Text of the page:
But, according to the study, while UHNW millennials may have assets, their financial needs may not be sufficiently complex to demand the same range of services – like tax and estate planning and trusts – as those of UHNW boomers. And even if they did, the study points out that they’re concerned that digital advice is “too generic” and firms delivering it have limited track records. This reinforces our belief that established firms capable of delivering a truly personalized experience still occupy a strong position.

The takeaway is to stay current with solutions that meet clients’ digital expectations and thereby make their experience as frictionless as possible. As the EY study observes, “digital capabilities are at the top of wealth management clients’ must-haves.” But at the same time, this digital facility needs to be balanced with the distinctly human value-add of listening, empathizing and understanding the full range of client needs, as well as providing customization at some level, whether it’s by need, type of client or other criteria.

ESG is Here to Stay

ESG is attracting growing interest, particularly among millennials and women. Assets in strategies using ESG factors grew a dramatic 33% between 2014 and 2016, although they still represent a relatively small share of total investment assets. As interest grows in ESG and impact investing, offerings have increased substantially. Many organizations now offer either individual ESG strategies or ESG overlays that can be applied to a client’s entire portfolio.

Robos jump into the fray

Robo advisors too are getting in on the act. Both Betterment and Wealthfront rolled out their approaches to responsible investing (we will save the SRI, ESG, impact investing debate for another day) this summer. Betterment offers a portfolio that uses a mix of iShares ETFs (currently the iShares MSCI KLD 400 Social Fund and the iShares MSCI USA ESG Select Fund) “to improve social responsibility scores in U.S. large cap assets” and plans to offer more funds in the future. Wealthfront’s plan is to give clients the option to invest directly in stocks that are socially responsible or exclude those that don’t meet their SRI criteria. They offer the ability to screen on four criteria: fossil fuels, deforestation, weapons and tobacco.

 All ESG, all the time

Smaller independent robos are springing up that are exclusively focused on ESG investing. Prophecy Impact Investments invites investors to Grow Your Wealth and Do Good at the Same Time. OpenInvest allows you to choose the values with which you want to align your investments and even gives you the opportunity to participate in voting on shareholder actions. Earthfolio offers portfolios focused on sustainability by only investing in mutual funds that “promote social and environmental progress.”

It’s a millennial world

It’s a natural fit for robos to offer an ESG option or to focus on ESG only, given that their primary target market is millennials. According to a 2017 study by Morgan Stanley’s Institute for Sustainable Investing, 86% of millennials say they are interested in socially responsible investing. They feel even more strongly regarding their retirement assets, with 90% expressing interest in sustainable investments as part of their 401(k)s.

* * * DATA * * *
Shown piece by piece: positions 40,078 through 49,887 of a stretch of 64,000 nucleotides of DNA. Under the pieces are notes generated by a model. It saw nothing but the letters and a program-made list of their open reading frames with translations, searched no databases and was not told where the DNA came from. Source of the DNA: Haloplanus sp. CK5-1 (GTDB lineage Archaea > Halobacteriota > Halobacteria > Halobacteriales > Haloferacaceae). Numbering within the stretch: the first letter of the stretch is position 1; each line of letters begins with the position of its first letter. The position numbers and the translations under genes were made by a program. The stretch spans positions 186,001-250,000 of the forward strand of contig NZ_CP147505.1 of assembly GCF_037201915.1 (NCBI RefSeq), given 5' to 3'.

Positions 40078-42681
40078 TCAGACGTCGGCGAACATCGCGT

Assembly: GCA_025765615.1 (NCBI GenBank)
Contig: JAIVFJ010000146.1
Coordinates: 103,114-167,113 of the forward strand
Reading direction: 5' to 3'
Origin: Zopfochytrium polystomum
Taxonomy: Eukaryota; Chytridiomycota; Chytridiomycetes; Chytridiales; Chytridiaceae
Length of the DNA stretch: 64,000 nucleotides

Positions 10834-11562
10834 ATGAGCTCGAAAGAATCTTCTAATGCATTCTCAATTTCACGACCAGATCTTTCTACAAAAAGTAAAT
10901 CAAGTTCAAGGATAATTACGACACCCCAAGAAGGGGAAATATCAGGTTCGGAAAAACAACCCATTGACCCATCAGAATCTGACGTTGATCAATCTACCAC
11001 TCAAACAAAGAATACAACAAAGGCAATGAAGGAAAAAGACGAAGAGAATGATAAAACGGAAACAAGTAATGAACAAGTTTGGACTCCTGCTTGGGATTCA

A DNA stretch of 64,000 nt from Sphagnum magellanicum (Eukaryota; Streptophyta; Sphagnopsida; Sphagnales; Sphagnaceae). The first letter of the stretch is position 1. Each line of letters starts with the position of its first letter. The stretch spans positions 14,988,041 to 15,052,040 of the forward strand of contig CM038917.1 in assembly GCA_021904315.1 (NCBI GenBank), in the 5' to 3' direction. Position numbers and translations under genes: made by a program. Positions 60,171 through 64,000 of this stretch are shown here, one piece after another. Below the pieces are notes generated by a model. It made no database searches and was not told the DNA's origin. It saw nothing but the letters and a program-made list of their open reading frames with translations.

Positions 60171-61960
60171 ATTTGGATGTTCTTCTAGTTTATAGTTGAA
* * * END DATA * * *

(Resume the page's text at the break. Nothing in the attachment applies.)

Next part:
Leaving aside concerns about whether investing responsibly and sustainably requires a financial sacrifice, it appears that interest in ESG investing will only continue to grow among individual and institutional investors and wealth and asset management firms would do well to think strategically about how to provide access for their clients.

Q&A with Ken Hoffman

This interview was conducted by Jerry Michael, President, Board Member and Co-Founder of Smartleaf. To find out more about Smartleaf and its financial technology capabilities, click here.

Our President, Ken Hoffman, was recently interviewed by Jerry Michael from Smartleaf about the future of the asset and wealth management industry. They covered a wide range of real and perceived business threats as well as opportunities to profitably accelerate growth.

What separates great wealth management firms from also-rans. Why declining fees may not be your biggest problem. How to get the most out of working with a consultant. What it takes to be great. And more.

I sat down for a Q&A with Ken Hoffman. Ken is the President of the Optima Group, Inc., a consultancy that provides strategy and marketing services to some of the largest global names in wealth and asset management, as well as larger boutiques looking to profitably expand market share.

Smartleaf: What do people get wrong about the business of wealth management?

Ken Hoffman: It’s common wisdom that fees for wealth management are under assault, but there’s no data to support this. This doesn’t mean wealth managers can rest easy. There is increasing competitive pressure, but it’s taking the form of increased service levels, not lower fees.

Interestingly, there’s data to show it’s the asset managers (those who make “products”) not the wealth managers who are facing fee pressure. So while the total cost of advice to end clients is lower, wealth managers’ fees are quite stable even in the face of “robo-solutions.”

Does that mean advisors shouldn’t worry?

KH: No, advisor fees are stable, but that doesn’t mean advisors can do nothing and prosper.  Client demand for enhanced service and a more robust experience is widespread. Wealth managers who want to increase or even maintain profitability will have to deliver more, and that means increased spending on planning, portfolio management, customization, marketing and client communication. So, costs are being redeployed by using technology to streamline end-client solutions and reduce the number of people it takes to get key functional tasks done. The demand for customization is on the rise, and the winners in this business are increasingly using technology to provide this customization.

Can wealth managers compete by simply lowering their fees?